The PMEs were also correlated with the five PL events recorded by Sinha et al (2006) from ODP Hole 763A in the Eastern Indian Ocean. These PL events: PL-1- (2.22 Ma); PL-2 (1.83 Ma); PL-3 (0.68 Ma), PL-4 (0.45 Ma) and PL-5 (0.04 Ma), represented reduced strength of ITF either due to the glacial events (PL-3 to PL-5 events) or due to ENSO induced changes (reduction) in the WPWP (PL-1-and PL-2 events).

The PMEs show striking correlation with the PL events, giving testimony to episodes of reduction in the WPWP during Quaternary.

 

 

How to cite: Singh, V., Singh, A., and Sinha, D.: Pulleniatina Minimum Events from the Sulu Sea as evidence for Reduction in the Western Pacific Warm Pool during Quaternary, EGU General Assembly 2022, Vienna, Austria, 23–27 May 2022, EGU22-12, https://doi.org/10.5194/egusphere-egu22-12, 2022.

15:52–15:59
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EGU22-10018
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ECS
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On-site presentation
Jasmin M. Link and Norbert Frank

The deep water formation in the Labrador and Nordic Seas is crucial for the global thermohaline circulation nowadays and it remains debated whether changing boundary conditions in terms of global warming may influence the deep convecting activity. Deep convection leads to the formation of Iceland Scotland Overflow Water (ISOW), which is an essential part of the lower limb of the Atlantic Meridional Overturning Circulation (AMOC). However, surface conditions in the Nordic Seas were unlikely always favorable for the formation of deep water in the past.

During Marine Isotope Stage (MIS) 11, a strong and active AMOC [e.g. 1] was reconstructed, which also contributed to the mass loss of the Greenland Ice Sheet [2]. However, cold and fresh surface conditions prevailed in the central Nordic Seas [3], which have been ascribed to freshwater input from the higher latitudes [4]. Thus, the question arises, whether and where deep water formation took place in the Nordic Seas.

Here, we reconstruct authigenic neodymium isotopes extracted from deep sea sediment from the Gardar Drift from 470 to 374 ka. IODP Site U1304 is located directly in the modern flow path of ISOW and should therefore sensitively track changes of this water mass in the past. Today, it is characterized by a strongly radiogenic neodymium isotopic composition, which markedly differs from other North Atlantic water masses.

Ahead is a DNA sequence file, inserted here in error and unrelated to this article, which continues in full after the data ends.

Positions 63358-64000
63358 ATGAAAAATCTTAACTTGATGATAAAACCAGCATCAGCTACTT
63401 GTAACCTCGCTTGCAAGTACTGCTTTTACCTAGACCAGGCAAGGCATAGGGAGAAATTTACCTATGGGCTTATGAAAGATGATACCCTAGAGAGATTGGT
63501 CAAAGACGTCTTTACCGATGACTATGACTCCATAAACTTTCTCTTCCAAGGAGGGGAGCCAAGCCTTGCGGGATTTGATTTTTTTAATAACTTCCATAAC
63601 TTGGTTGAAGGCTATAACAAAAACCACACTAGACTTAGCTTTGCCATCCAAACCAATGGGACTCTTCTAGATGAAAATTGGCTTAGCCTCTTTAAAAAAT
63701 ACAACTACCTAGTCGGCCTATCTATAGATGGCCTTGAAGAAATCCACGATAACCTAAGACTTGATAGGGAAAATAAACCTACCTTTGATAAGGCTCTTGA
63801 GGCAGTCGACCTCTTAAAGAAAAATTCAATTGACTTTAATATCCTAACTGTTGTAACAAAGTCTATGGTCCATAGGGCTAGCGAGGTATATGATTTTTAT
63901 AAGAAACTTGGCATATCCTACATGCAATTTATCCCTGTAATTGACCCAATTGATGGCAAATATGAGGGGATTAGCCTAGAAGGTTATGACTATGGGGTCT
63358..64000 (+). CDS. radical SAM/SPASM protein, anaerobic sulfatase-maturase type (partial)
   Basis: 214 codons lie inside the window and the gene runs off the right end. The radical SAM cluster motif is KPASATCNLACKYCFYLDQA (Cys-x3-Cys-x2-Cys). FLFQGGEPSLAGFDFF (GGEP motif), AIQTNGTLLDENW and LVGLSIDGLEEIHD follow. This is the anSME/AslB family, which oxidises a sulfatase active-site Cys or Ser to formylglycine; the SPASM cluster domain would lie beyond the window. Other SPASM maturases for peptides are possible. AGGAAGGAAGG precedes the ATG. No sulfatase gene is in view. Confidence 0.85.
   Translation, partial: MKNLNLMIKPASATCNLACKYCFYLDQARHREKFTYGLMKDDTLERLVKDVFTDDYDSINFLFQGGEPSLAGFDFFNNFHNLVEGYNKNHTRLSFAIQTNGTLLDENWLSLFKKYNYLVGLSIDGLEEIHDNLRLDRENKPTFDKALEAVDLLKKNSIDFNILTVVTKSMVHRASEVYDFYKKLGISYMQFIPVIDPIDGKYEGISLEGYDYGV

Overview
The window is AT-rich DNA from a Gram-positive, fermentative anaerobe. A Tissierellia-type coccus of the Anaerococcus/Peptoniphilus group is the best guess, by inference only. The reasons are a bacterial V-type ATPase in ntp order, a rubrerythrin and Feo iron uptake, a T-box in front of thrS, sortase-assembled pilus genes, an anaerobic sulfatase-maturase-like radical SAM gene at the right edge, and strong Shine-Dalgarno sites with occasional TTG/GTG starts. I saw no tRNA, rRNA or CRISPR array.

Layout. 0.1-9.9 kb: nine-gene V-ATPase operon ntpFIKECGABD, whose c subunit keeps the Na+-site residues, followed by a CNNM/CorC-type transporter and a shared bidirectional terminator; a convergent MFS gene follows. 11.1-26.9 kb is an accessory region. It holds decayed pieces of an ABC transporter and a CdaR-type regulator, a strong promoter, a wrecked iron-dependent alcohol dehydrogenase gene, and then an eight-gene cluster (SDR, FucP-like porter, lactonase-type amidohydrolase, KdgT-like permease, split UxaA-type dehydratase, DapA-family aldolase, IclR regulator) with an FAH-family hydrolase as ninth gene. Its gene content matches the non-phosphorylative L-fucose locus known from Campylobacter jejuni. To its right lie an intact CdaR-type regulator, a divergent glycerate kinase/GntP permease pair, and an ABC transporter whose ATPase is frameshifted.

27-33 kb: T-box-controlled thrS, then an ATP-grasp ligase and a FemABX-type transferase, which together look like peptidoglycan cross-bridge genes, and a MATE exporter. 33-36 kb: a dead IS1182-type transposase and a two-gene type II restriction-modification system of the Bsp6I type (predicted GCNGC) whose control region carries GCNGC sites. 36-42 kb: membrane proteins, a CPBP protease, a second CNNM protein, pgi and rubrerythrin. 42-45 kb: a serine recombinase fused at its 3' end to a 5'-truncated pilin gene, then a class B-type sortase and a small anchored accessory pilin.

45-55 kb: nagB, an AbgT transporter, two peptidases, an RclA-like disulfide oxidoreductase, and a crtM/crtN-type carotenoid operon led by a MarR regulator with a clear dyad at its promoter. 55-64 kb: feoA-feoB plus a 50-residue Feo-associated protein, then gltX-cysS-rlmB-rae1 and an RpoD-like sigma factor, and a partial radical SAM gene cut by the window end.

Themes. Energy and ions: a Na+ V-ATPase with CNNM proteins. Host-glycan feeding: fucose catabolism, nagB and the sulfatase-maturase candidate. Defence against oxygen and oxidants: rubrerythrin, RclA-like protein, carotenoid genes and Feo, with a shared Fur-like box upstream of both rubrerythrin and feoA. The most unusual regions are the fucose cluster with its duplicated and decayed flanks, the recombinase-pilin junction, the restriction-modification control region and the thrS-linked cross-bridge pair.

Starting right at the onset and for the full length of the interglacial MIS 11c, a radiogenic Nd isotopic composition is switched on and prevailed indicating the presence of ISOW at the core site. More unradiogenic conditions indicate the return to glacial like conditions during a short event in MIS 11b. However, during MIS 11a the radiogenic values point again to a persistent presence of ISOW.

Thus, although the boundary conditions in terms of freshwater fluxes and sea level were significantly differing in the central Nordic Seas, the deep water formation presumably happened in the southern part of the Nordic Seas. This led to the active formation of ISOW, which in turn helped drive the active and strong AMOC during MIS 11.

 

[1] Dickson et al. (2009), Nat. Geosci. 2: 428-433.

[2] Rachmayani et al. (2017), Paleoceanography 32: 1089-1101.

[3] Kandiano et al. (2016), GRL 43: 10929-10937.

[4] Doherty and Thibodeau (2018), Front. Mar. Sci. 5: 251.

How to cite: Link, J. M. and Frank, N.: Persistent ISOW formation during MIS 11, EGU General Assembly 2022, Vienna, Austria, 23–27 May 2022, EGU22-10018, https://doi.org/10.5194/egusphere-egu22-10018, 2022.

15:59–16:09
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EGU22-9308
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ECS
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solicited
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On-site presentation
Marleen Lausecker, Freya Hemsing, Thomas Krengel, Julius Förstel, Andrea Schröder-Ritzrau, Evan Cooper Border, Covadonga Orejas, Jürgen Titschak, Claudia Wienberg, Dierk Hebbeln, Anne-Marie Wefing, Paolo Montagna, Eric Douville, Lelia Matos, Jacek Raddatz, and Norbert Frank